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Things to Know in the World for Oct. 31

Wales

Why'd octopuses crawl to shore?

More than two dozen octopuses were spotted slogging along a shoreline in West Wales, worrying beachgoers who then plopped the critters back into the ocean. Brett Stones, who runs SeaMôr Dolphin Watching Boat Trips, said Monday that he was finishing a tour late Friday when he saw many octopuses moving on New Quay beach in Cardigan Bay. "It was a bit like an end-of-days scenario," he told BBC News. Talking to the Washington Post, Stones added: "Seeing something like that out of its environment, you get this sort of feeling of wanting to protect them." So, he and others gathered about 25 of the octopuses and put them back into the water to keep them alive. Videos posted on SeaMôr's Facebook page show the pinkish sea creatures with a call for others to help save them from being stranded. On Saturday, SeaMôr posted pictures showing several octopuses on land that appeared to be dead, suspecting they might be dying after spawning. Others online reported subsequent sightings. Graham Pierce, a research scientist at Instituto de Investigaciones Marinas in Spain, said the beached animals are most likely curled octopuses, or Eledone cirrhosa. He said they may be on the beach because of spawning, weather and water temperatures. James Wright, curator at the U.K.'s National Marine Aquarium, told the Daily Telegraph and Newsweek that the number of octopuses seen on the same beach at the same time is "quite odd ... and suggests there is something wrong with them, I am afraid." He added recent low-pressure depressions and storms could have injured or confused the creatures.

Denmark

Inventor admits dismembering journalist, but not killing her

She was a journalist tested in trouble spots throughout the world and reporting on a Danish inventor famed for building what was thought to be the world's largest private submarine. The story seemed to present little danger, but it cost Kim Wall her life. The Swedish journalist's dismembered, naked torso was found on a Copenhagen coast in August and her head, legs and clothes were later discovered in plastic bags at sea. The bags also contained a knife and heavy metal objects to sink them. Wall's arms are still missing. Inventor Peter Madsen — who is in custody — has offered a shifting variety of explanations for Wall's death. On Monday, police revealed 46-year-old Madsen now admits dismembering Wall's body and throwing the parts into a bay but steadfastly denies killing the 30-year-old. He previously claimed she had an accident but now says she died from carbon monoxide poisoning suffered inside the submarine while he was on the deck. Police also expanded the murder and mutilation charges against Madsen to include sexual assault. Prosecutors believe he killed Wall as part of a sexual fantasy.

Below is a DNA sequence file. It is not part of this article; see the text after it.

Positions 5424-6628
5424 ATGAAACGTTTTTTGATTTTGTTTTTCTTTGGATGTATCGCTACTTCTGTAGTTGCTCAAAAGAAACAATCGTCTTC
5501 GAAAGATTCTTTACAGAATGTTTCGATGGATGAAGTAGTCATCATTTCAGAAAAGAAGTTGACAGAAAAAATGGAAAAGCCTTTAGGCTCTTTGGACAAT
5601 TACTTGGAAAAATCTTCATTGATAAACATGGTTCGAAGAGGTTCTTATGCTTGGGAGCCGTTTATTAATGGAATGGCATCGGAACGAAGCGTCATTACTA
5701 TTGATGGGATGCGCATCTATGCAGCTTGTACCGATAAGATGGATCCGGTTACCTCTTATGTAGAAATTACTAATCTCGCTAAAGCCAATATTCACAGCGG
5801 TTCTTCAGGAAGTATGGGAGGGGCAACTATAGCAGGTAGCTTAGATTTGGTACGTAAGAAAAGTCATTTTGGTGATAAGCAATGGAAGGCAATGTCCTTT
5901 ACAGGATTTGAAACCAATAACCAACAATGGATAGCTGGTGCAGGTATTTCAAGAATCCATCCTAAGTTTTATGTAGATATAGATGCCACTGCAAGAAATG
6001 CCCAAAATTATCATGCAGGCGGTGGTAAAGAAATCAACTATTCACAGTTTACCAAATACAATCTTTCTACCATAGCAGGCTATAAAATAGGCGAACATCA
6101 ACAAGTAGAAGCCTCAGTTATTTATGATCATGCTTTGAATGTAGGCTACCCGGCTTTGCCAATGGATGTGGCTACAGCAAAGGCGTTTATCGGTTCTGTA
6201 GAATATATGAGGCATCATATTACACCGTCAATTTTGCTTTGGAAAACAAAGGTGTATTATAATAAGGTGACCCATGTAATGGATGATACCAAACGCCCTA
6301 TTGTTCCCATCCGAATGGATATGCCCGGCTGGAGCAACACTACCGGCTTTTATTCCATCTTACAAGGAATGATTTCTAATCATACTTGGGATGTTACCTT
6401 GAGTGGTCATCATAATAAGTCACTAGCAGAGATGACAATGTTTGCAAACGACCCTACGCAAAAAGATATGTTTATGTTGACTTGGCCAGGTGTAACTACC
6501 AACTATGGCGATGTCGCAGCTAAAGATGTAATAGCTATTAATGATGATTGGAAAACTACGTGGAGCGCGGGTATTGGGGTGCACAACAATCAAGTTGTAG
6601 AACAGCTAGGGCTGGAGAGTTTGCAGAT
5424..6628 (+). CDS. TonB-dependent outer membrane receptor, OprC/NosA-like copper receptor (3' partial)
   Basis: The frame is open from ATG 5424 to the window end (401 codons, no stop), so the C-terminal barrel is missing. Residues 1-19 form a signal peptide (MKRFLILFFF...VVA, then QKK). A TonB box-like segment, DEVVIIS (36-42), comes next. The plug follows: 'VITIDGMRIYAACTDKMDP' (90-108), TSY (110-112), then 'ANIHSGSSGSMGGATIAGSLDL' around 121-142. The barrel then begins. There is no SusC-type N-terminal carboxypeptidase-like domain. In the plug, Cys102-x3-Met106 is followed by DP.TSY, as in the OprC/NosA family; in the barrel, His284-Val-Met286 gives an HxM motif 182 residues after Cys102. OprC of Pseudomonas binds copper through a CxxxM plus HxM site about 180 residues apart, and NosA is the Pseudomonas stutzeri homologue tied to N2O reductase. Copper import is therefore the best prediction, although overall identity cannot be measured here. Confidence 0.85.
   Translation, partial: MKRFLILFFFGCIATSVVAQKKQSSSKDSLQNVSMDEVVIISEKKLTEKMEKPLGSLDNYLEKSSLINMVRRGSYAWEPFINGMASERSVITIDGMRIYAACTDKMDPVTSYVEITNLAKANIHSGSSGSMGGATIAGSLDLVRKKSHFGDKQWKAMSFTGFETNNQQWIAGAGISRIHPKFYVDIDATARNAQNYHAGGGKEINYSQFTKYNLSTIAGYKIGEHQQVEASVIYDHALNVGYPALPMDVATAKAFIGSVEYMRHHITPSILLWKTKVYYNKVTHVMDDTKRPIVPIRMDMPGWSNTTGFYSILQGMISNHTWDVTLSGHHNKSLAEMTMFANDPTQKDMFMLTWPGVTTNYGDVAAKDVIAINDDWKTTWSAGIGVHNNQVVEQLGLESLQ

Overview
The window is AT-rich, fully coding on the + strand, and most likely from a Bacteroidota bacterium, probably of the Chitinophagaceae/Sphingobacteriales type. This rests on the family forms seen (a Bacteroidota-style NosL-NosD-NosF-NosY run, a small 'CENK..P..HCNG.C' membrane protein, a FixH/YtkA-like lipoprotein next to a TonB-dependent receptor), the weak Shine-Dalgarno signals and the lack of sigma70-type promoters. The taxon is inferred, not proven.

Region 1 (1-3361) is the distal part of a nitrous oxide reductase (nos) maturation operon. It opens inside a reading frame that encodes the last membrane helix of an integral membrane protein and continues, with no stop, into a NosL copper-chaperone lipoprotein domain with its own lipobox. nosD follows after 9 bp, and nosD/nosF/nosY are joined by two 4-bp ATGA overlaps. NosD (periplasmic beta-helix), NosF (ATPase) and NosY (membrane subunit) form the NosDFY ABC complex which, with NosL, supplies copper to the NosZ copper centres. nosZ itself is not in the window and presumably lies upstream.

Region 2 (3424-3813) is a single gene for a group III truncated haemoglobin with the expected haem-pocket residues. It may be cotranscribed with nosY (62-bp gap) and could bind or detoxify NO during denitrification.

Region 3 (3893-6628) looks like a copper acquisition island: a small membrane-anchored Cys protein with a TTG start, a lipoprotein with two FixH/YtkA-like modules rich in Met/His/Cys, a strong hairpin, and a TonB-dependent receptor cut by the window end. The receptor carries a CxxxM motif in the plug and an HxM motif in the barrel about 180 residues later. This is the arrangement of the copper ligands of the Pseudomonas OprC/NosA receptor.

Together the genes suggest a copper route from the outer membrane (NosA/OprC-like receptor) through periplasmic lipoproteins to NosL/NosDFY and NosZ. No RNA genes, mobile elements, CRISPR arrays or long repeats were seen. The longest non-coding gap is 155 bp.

Spain

Catalan leaders may face charges

The Spanish attorney general said Monday that Carles Puigdemont, the former Catalan leader, and other top regional officials should be prosecuted for rebellion after illegally declaring independence from Spain. Attorney General José Manuel Maza stopped short of ordering the immediate arrest of Puigdemont and other separatist leaders, instead saying he wanted to "urgently" prosecute 20 politicians and ordering them to appear in court in Madrid in the coming days. Judges will now decide when to summon Puigdemont and others, and whether to charge them with rebellion, as well as sedition and misuse of public funds, for organizing and holding an independence referendum on Oct. 1 that had been declared illegal by the Spanish government and courts. In a major escalation of Spain's territorial conflict, the central government has taken charge of Catalonia's administration, invoking emergency constitutional powers.

Egypt

Officials extend detention of young man over rainbow flag

State security prosecutors have extended the pre-trial detention of a young man arrested on charges of "promoting deviance" after fans waved rainbow flags at a concert last month. Lawyer Hoda Nasrallah said Monday the hearing for her client, Ahmed Alaa, took place a day earlier. The case involves another young defendant, Sarah Hegazy, whose detention was already extended until Nov. 13. The two were arrested shortly after the Sept. 22 concert. Rights advocates say some 70 individuals have been caught up in the sweep since then. Homosexuality is not explicitly prohibited by law, although gay men are often arrested on other charges.

Germany

Name a train for Anne Frank? Hm

The Anne Frank House museum is signaling reservations about the idea of a German high-speed train being named after the teenage Jewish diarist who was deported by train from the Netherlands during WWII. Railway operator Deutsche Bahn wants to name its fleet of new trains after historical figures, and a jury selected Anne's name as one of 25 slated to be used. On Monday, the Amsterdam museum said the combination of Frank and a train evokes memories of wartime deportations, "is painful for the people who experienced these deportations, and causes fresh pain to those who still bear the consequences of those times within them." The statement noted "initiatives such as this are usually taken with good intentions." — tbt* wires

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